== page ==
“That is unethical,” Ursua said of the state prosecutors, “Habang naghahanda kami ng witnesses at inihahanda si Nicole sa kanyang testimony, ganun pala ang sinasabi nila behind our backs.” (While we were preparing the witnesses and Nicole for her testimony, they were saying something behind our backs.)
“I am the private prosecutor. Nicole is of legal age. So why not tell us? Why tell the mother?” Urusa added.
Ursua said she also found it unusual that she was “all of a sudden” taken out of the picture when the defense started its presentation of witnesses. “I do not want to conclude but it’s up to the public to connect the dots.”
The DoJ has to explain to the Filipino people, Ursua said, why it is willing to retain prosecutors who think that the complainant is lying. “How can you be prosecuting a case you do not believe in? That’s inconsistent and unethical. De los Santos has lost all moral authority to be part of the prosecution panel,” Ursua said.
Meanwhile, in a separate interview, Nicole said she has been receiving electronic mails and telephone calls from her friends from the U.S. Marines and the U.S. Navy telling her to just “hold on.”
Nicole, who grew up in a U.S. military base in Zamboanga, southern Philippines, said she has made many friends from the U.S. Marines and Navy who participated in joint military training and exercises with its Filipino counterparts. In fact, it was her friend from the U.S. Marines, Chris Mills, who invited her and her siblings to go to Subic for a vacation last Nov. It was during that trip that Nicole was allegedly raped by Lance Cpl. Daniel Smith while three other American Marines allegedly cheered him on.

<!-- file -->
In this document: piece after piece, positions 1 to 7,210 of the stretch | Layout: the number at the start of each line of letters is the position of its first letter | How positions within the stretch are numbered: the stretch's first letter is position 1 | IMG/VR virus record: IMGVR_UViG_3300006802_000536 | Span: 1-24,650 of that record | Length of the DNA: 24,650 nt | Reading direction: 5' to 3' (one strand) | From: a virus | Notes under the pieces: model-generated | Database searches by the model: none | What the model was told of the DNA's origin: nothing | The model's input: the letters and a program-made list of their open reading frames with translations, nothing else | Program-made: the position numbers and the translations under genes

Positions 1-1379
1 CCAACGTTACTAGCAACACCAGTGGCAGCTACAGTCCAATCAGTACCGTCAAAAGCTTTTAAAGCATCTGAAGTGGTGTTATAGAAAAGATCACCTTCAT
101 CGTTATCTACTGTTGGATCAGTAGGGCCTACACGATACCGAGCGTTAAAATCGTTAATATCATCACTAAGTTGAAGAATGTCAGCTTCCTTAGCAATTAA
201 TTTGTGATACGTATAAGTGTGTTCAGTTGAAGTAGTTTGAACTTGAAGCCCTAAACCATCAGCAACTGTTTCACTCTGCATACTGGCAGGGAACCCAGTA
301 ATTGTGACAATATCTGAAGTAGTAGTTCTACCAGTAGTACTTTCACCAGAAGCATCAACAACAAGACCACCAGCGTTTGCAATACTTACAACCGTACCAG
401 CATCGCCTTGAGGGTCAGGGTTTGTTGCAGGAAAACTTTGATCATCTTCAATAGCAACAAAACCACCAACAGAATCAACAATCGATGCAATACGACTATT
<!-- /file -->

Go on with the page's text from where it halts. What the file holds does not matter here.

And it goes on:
“Naniniwala sila (American friends) sa akin kasi kilala naman nila ako,” (They believe in me because they know me.) she said.
She said Mills, who was prevented from talking to Nicole before he testified in court, has emailed her several times after his testimony to “say hello and that he is sorry and guilty for what had happened.” But Nicole said she has repeatedly told Mills not to feel guilty “kasi hindi naman namin kasalanan ang nangyari.” (What happened is not our fault.)
Nicole’s family earned their living by tending a canteen which catered to U.S troops participating in joint military exercises. But Nicole has now realized that the Visiting Forces Agreement (VFA) is “one-sided.”
The VFA is an agreement that covers the status, conduct and treatment of U.S. soldiers participating in joint exercises in the country. It paved the way for the conduct of a series of joint military exercises participated in by U.S. troops since its signing in 1999. The VFA provides that the U.S. will take custody of their soldiers accused of crimes committed in the Philippines during joint military exercises, sans objection by the Philippine government.
“Bakit pag tayo nagkaroon ng kasalanan sa ibang bansa kulong agad? Pag sila nagkasala dito nasa custody pa nila?” (Why is it that if Filipinos commit crimes in other countries we are jailed immediately? Why is it that if they (Americans) commit crimes here the U.S. still has custody over them?) Nicole asked. (Bulatlat.com)